Adoption is something that I have thought about since I was a little girl.  I dreamed of having a big family and being a mom to many. Not long after Eric and I started dating in high school, we had a conversation about each of our desires and dreams for having a family one day. We both had said that we were interested in adoption. Several years down the road, when we were engaged, we had the conversation again. We definitely agreed in this area.


Eric and I were married on May 1, 2004.  About 6 months into our marriage, we started researching international adoption. We had no idea really where to begin so we started requesting information from different agencies. We were just trying to wrap our minds around the process and the cost. We noticed that most requirements were for couples to be married a minimum of 2 years. We were bummed, but wanted to keep researching over the next couple of months.  Then we found out that I was pregnant, and all adoption conversation came to a halt.


We spent the next couple of years focused on having and raising our 2 biological children. Our desire to adopt never really went away, but we had put it on the back burner for a while.  Then we became involved with an organization called Starfish Orphan Ministry. The more we learned about orphan statistics and orphan care, the more our desire grew to begin the adoption process.  Then I went on a mission trip to El Salvador to work with orphans, and my life was totally changed. I was no longer hearing statistics, I was holding an actual orphan in my arms. My heart was broken, and I knew that God was calling me and my family to action.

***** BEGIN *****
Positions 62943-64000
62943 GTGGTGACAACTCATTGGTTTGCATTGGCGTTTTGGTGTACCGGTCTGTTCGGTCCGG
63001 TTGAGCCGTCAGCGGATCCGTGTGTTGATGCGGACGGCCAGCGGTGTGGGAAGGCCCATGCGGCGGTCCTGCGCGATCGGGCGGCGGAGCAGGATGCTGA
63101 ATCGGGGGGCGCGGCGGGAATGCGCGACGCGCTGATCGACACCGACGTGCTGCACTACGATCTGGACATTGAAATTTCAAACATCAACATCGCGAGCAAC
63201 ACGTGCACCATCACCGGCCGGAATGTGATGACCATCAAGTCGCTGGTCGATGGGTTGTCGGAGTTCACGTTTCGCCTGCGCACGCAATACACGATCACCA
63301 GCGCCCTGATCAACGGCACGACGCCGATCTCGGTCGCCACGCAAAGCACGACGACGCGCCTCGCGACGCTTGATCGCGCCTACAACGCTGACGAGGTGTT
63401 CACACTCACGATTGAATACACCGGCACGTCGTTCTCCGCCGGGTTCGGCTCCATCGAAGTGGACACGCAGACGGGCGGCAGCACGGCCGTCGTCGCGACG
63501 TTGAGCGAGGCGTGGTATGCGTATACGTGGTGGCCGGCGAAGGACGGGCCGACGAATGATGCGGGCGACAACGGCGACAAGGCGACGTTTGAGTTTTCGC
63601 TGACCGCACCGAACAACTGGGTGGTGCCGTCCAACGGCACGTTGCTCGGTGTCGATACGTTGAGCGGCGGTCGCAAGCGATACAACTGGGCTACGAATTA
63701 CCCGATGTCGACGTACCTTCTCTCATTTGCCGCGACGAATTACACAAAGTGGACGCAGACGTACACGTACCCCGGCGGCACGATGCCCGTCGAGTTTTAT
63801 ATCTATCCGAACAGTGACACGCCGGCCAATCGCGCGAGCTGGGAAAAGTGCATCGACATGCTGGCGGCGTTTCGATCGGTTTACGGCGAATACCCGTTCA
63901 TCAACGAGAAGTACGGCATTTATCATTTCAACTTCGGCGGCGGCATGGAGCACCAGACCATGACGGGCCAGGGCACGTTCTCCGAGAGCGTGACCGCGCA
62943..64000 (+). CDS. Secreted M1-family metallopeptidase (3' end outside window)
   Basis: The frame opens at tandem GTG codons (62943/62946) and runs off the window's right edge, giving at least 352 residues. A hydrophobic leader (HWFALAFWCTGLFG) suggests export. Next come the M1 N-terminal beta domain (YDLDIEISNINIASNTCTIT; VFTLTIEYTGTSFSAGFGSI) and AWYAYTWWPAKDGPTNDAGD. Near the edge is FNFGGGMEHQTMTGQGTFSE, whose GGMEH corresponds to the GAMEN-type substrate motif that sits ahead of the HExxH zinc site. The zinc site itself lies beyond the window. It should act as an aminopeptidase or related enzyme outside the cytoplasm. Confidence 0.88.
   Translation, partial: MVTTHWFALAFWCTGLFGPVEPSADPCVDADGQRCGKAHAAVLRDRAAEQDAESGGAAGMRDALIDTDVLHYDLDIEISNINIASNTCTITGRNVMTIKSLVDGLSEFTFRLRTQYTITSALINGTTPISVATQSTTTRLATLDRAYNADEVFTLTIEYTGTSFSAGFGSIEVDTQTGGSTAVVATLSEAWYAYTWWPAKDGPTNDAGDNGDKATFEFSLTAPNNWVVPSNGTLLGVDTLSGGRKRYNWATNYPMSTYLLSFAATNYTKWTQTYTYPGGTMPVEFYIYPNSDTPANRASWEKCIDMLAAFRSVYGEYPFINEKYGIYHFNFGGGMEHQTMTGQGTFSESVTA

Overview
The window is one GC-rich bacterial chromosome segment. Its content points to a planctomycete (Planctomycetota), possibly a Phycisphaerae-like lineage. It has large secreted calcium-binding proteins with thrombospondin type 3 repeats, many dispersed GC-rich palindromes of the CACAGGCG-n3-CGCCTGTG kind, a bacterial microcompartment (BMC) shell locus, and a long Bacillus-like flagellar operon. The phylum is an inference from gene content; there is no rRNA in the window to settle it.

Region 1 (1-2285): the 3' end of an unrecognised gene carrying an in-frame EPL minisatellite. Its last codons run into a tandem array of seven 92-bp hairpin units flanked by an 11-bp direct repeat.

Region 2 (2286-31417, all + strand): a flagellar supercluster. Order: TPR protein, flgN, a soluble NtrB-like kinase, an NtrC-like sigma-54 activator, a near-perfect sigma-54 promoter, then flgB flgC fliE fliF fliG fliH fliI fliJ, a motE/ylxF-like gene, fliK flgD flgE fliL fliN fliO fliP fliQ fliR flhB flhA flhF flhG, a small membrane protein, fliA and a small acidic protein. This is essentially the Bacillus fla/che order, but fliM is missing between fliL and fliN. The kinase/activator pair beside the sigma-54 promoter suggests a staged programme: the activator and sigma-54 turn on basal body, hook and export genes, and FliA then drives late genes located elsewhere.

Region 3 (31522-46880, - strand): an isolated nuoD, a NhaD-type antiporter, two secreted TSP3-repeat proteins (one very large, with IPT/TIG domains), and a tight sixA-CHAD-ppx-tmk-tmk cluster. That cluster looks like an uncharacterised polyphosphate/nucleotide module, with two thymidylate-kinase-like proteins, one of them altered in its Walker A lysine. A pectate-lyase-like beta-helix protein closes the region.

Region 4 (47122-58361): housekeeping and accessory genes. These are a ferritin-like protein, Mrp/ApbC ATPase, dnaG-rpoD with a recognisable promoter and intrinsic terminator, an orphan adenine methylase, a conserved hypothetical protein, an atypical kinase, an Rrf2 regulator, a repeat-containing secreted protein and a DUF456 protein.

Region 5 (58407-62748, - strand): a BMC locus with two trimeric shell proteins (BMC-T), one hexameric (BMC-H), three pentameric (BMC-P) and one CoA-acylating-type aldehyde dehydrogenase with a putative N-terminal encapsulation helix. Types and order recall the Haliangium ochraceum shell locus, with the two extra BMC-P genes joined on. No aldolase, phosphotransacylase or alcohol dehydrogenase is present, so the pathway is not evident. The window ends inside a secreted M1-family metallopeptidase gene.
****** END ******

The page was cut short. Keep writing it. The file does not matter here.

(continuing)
Not long after that trip, Eric and I really began to pray for God to show us where we should adopt from.  I literally researched for months. I would go through each country and read through all the requirements to see which ones we qualified for. I would seek out recommendations for agencies that we were considering. And then we prayed over each country. Each time we would do this, we felt led to the Democratic Republic of Congo. We had no idea why. We literally knew nothing about the country, but knew that was the direction the Lord was leading. So, we decided to jump in!

Although we knew that the adoption process was not going to be easy, we had no idea how hard it would actually be.  For this first adoption, we had 2 failed referrals. This means that the agency we were using had given us a referral for 2 different children that we thought we would be adopting only to find out that we no longer could adopt them.  Our emotions were all over the place. When we finally received the referral for our daughter, Emmalyn, we were ecstatic but also afraid to get our hopes up. We had been told that the adoption process would only take 9-12 months, but it was taking much longer. We also found out that our agency had hired an attorney that was corrupt. He was taking the money we were sending each month for our daughter’s care and keeping it for himself. Although the process was extremely hard, it was all worth it the moment we held our daughter in our arms for the first time on November 7, 2012.